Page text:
Correspondent: It seems very extraordinary that it was only three drafts to get this. I mean, because the prose itself, it has this really illusory speed to it, in the sense that one reads it, thinking, “Oh, well, this is a rather brisk read.” And then you introduce the detail, like the weird guy at the bar. Where did he come from? I don’t remember him being referenced earlier. And yet this often happens, in terms of [the protagonist’s[ perception. So in terms of playing with readers’ perceptions, was this very much in place early on?
McCarthy: It fell into place really early on. I mean, as soon as the guy’s voice came, and it came early, because he’s not an intellectual or an artist. He’s just a very average — he’s a Joe Schmoe. He’s some bloke. He doesn’t even have a name. He’s kind of an everyman. As soon as his voice was there, it just picked up its own rhythm and then the set of modulating repetitions and the phrases that come back, they just suggested themselves. It’s like pinball. Once you go into multiple mode, they kind of stay up there for a bit, you know what I mean? And it just seemed to happen with this book.
Correspondent: So the momentum in this book, in writing it, came from these repetitive phrases. These incantations?
McCarthy: Yeah, exactly, there’s a sort of incantatory logic to it. A neurotic repetitiveness. And once that gets going, it kind of auto-repeats. It goes into auto-pilot mode of self-repetition. Like the classical model of neurosis in Freud or whatever. You can see that playing out rhetorically in the writing, in the text of this book, I think.
Correspondent: I actually wanted to ask you about the time period in this book. You make a few clues that it might be the late ’90’s. You have the rising telecommunications stock.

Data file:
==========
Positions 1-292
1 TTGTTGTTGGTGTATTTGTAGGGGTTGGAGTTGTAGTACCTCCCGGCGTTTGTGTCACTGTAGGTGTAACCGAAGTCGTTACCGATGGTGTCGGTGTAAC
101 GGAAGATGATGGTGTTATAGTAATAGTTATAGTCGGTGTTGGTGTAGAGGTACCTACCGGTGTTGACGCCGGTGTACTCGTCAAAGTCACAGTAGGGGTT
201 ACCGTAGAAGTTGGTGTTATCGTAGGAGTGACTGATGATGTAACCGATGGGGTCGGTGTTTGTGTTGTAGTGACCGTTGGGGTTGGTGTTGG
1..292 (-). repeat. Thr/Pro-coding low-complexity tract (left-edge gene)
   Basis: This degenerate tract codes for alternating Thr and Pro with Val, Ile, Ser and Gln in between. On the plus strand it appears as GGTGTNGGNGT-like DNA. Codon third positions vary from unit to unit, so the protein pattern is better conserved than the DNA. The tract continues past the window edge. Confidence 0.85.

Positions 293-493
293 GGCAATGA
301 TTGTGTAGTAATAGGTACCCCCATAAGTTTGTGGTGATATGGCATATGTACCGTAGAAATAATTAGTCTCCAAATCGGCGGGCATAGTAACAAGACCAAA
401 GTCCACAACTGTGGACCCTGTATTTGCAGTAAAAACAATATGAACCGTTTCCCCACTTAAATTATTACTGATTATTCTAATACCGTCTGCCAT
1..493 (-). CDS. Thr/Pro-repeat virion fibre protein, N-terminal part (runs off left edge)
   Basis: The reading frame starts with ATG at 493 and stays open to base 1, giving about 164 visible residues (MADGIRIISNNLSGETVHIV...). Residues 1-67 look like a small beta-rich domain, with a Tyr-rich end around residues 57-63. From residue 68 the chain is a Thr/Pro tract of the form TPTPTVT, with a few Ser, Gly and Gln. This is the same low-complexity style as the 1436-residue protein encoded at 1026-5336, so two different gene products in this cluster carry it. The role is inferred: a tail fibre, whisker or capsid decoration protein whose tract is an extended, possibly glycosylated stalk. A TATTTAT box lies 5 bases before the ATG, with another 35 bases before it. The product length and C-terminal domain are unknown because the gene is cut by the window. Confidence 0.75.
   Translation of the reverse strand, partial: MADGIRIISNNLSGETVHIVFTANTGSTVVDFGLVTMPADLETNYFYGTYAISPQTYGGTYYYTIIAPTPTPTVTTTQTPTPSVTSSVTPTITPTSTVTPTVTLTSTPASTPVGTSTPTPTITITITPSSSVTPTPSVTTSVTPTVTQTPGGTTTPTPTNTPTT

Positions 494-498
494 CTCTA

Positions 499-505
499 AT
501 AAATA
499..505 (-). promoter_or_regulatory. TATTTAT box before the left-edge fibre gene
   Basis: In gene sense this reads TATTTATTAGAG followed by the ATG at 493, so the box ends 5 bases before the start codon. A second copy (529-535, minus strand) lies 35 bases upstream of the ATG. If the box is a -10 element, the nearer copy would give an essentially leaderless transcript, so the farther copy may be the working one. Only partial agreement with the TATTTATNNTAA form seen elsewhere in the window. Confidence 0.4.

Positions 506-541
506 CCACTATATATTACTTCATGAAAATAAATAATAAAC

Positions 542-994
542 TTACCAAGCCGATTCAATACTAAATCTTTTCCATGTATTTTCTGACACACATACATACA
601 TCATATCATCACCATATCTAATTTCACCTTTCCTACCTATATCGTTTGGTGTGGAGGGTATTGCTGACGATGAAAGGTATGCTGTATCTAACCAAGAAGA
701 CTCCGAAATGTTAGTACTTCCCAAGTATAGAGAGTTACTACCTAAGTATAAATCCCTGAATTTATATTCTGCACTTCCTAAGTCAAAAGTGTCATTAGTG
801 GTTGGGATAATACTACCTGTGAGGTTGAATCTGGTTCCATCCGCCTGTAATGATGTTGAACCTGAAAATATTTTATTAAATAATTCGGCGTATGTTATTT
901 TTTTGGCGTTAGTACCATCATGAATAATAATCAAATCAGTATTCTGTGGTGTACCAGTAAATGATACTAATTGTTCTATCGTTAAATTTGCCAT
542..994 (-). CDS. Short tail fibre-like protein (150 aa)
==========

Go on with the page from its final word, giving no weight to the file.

Correspondent: You have the Propellerheads song from 1999 or somewhere along those lines. You have the airport security being particularly lax. And I’m wondering why the late ’90’s time frame seemed to be the best to set this particular narrative.
McCarthy: It’s pretty much when I wrote it. I wrote it from 2000 to 2001. In fact, I finished it just about a month before September the 11th. So it’s kind of ironic. This book has been interpreted as an allegory of September the 11th or reviewed as foreign policy. The hero starts out the victim or some sort of calamity and he ends up the perpetrator of other calamities, which is kind of what the U.S. has done.
McCarthy: But it’s entirely accidental. I mean, it was all written before that. But no, you’re right. It did come out of that. I imagine that it’s set sometime during 1999, 2000, as the stock market bubble was going up and then spectacularly bursting at the end of the book.
Correspondent: Well, you even have the notion of this company, which is Time Control UK. I wanted to ask you about this. I mean, did this come about from the notion of — all you had to do in that time period was essentially write out a five-page prospectus and anyone would give you money? Or were there actually specific companies that you based Time Control UK on?
McCarthy: Oh yeah! These concierge companies were just emerging in the UK, who would more or less do anything for you. They live your life vicariously, or they stretch your life for you. Which I just find kind of fascinating. I mean, it’s quite kind of metaphysical really, you know, you outsource your godliness. You outsource your autonomy, even though obviously you’re paying them. And the stock market, I just found it really fascinating. This bubble and these companies that were just making paper millionaires out of people that had virtually no premise. Like eSolutions. I mean, what on earth is that? I read this article about the South Sea bubble of the 17th century — or was it the 18th century? — where stocks were going so high that people would throw their money at anything and there was a company called A Very Good Idea Yet No One to Know What It Is.
McCarthy: And, of course, its shares sold out in a day. And, of course, it went bankrupt six months later. But in this book, the movements of capital are very much tied in with the movements of everything else. So this idea of speculation, which has an astronomical meaning as well. Contemplation of the heavens. And my hero spends a lot of time just looking at constellations of dust suspended in a stairwell. And they’re either going up or down. And the shares are doing the same thing.
(A two-part interview with Tom McCarthy, the author of Remainder, is coming soon to The Bat Segundo Show.)